California is labeled a “progressive” state by mild voices and a “Marxist” state by more aggressive voices. Interestingly, the true progressives/Marxists occupy only a thin strip of land along California’s coast, but are so numerous they are the state’s deciders. Even within the progressive/Marxist coast, there are small pockets of conservatives that, for the most part, have little say.
However, once in a while, the fiscally conservative, free market, private property loving silent minority rises up in fury and hits the tax-and-spenders where they hurt – the ballot box. They rose up in 1978 and passed Proposition 13, which ended the bountiful distribution of property owners’ hard-earned cash. They rose up in 2003, and engineered the successful recall of Governor Grey Davis, who had plunged the state into a squabbling war among special interests. They helped elect Donald Trump in 2016. They are not happy campers today, and seemingly ready for another “Revolt” like the one in 1978.
Outside of progressives/Marxist eyes, observers can cite ample reasons for another cultural uprising: generous largess supported by high taxes, continuous mandates voiding local decision making, mounting state debt, an army of bureaucrats earning six-figure salaries, a legion of unelected officials doing what elected officials should be doing, and the huge elephant in the room that will not budge – uncontrollable unfunded public pension liabilities that have crowded out basic services.
Of this laundry list of grievances, one seems to stand out: state mandates that obliterate the ability of local property owners to decide the character of their neighborhoods. By character, residents mean appearance, density, tranquility, safety, ease of using one’s transportation of choice.
Sacramento has been cranking out legislation that allocates specific numbers of new housing units to each jurisdiction, requires such allocated housing to be built for all income levels in all neighborhoods, and voids decisions by local planners.
The latest example is Senate Bill 827 introduced January 3, 2018, requiring dense housing at all income levels within one-half mile of a bus stop, regardless of neighborhood. The proposal, supported by the now ubiquitous YIMBYs (Yes In My Back Yard), elicited this furious comment on the Crenshaw Subway website,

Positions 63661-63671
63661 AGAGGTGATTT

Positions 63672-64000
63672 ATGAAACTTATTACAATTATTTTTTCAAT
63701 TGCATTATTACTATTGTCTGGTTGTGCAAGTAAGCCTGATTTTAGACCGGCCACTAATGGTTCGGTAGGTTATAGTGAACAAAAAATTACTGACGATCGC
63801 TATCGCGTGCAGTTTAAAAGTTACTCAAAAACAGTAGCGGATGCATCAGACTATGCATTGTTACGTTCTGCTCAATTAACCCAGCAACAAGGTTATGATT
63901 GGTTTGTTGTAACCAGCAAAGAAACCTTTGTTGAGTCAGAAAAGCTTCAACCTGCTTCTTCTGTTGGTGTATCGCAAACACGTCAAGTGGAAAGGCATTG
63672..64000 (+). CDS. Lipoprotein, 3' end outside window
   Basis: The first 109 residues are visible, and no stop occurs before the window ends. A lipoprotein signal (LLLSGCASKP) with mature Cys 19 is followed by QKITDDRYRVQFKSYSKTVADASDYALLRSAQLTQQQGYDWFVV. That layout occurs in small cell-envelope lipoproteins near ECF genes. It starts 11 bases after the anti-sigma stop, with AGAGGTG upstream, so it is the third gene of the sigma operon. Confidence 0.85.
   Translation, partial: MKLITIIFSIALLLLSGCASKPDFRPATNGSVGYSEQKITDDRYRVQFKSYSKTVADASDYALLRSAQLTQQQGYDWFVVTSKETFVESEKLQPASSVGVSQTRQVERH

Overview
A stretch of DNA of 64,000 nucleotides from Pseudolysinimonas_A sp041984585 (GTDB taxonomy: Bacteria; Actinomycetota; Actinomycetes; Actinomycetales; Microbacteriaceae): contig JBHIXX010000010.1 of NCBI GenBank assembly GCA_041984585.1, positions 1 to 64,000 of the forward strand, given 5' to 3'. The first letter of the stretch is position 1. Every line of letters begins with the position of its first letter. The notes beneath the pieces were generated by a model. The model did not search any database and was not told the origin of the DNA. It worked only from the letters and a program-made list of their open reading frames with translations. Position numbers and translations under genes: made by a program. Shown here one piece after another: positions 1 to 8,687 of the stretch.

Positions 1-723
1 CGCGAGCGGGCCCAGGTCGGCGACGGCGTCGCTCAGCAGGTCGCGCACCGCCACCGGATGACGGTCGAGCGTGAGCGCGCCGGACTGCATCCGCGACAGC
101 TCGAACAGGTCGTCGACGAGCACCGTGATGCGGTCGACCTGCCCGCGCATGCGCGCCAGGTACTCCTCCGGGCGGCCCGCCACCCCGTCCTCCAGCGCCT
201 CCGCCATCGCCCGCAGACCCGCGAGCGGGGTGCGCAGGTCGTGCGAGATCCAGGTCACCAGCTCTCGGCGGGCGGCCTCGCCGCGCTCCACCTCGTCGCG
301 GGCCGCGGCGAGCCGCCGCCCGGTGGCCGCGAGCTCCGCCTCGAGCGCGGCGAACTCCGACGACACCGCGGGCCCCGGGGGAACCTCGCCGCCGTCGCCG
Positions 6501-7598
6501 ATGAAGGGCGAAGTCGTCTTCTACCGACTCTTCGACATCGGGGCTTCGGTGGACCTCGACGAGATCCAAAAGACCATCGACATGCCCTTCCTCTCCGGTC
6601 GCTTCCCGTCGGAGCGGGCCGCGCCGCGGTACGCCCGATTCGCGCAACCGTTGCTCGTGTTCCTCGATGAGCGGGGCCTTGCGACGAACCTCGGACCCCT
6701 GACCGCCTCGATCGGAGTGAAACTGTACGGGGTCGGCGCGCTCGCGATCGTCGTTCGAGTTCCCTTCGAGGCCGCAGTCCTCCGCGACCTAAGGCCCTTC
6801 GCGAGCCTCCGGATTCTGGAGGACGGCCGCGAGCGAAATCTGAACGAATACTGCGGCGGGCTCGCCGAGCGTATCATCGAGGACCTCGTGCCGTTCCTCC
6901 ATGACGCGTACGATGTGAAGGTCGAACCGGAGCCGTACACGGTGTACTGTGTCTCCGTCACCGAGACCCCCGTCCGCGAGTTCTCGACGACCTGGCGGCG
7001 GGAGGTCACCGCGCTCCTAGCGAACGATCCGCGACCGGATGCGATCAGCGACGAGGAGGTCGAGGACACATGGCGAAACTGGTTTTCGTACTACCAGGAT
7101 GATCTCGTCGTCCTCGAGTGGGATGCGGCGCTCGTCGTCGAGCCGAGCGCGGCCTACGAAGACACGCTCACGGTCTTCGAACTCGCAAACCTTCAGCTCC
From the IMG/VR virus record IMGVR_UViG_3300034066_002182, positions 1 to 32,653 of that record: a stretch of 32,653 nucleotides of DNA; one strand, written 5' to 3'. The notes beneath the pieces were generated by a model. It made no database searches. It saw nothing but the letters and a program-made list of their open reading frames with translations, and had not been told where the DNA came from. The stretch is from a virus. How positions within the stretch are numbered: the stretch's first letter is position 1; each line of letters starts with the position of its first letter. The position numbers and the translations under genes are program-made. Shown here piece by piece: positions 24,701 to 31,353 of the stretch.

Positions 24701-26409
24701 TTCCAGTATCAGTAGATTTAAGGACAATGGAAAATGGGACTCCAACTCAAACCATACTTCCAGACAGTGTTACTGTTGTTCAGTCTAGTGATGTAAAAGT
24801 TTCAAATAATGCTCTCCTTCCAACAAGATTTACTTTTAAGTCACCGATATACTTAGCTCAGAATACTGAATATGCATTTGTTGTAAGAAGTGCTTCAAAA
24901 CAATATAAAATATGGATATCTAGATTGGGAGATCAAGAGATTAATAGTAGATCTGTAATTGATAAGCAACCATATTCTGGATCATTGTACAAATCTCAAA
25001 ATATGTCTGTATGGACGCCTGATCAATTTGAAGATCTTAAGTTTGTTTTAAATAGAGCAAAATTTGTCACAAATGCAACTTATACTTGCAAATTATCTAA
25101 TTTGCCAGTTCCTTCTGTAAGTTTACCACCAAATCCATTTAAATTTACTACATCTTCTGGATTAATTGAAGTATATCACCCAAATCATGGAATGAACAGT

Like the Colonizers before them, YIMBYs claim the ‘Hood as Theirs! The bill is backed by group that calls themselves YIMBYs, which stands for “Yes in my backyard.” Like the colonizers whose agenda they seek to replicate, it takes a certain entitlement/ supremacist mindset to call a community they didn’t grow up in, don’t live in or are new to as “theirs.” It’s NOT their backyard – it’s ours. And we’re not about to give it up. WE SHALL NOT BE MOVED!
Ouch! The fury continues with a list of obvious housing injustices ignored by YIMBYs, such as,
…they could care less about the predatory lending that led to the greatest evisceration of Black wealth in decades – it wasn’t their grandma whose mortgage became unaffordable overnight.
The article ends with a battle cry,
It is time that we put our war paint on, soldiers. SB 827 is bill that must be killed.
Another piece of legislation particularly disliked by conservatives and small businesses is Senate Bill 1, signed into law in April 2017, mandating a $0.12 per gallon increase in gasoline taxes. SB1 claims roads and bridges have been long neglected and need funding to upgrade.
However, there is enough talk in the bill of “sustainable communities” and “greenhouse gas emissions reduction targets,” code words for top-down mandates from Sacramento, to have elicited a proposed voter initiative that as of this writing has achieved over 25% of signatures required for ballot status. “Repeal the Gas Tax” would require that all increases in gas taxes be presented to voters from approval, including that included in SB1.
The National Federation of Independent Businesses issued the following statement in opposition to SB 1,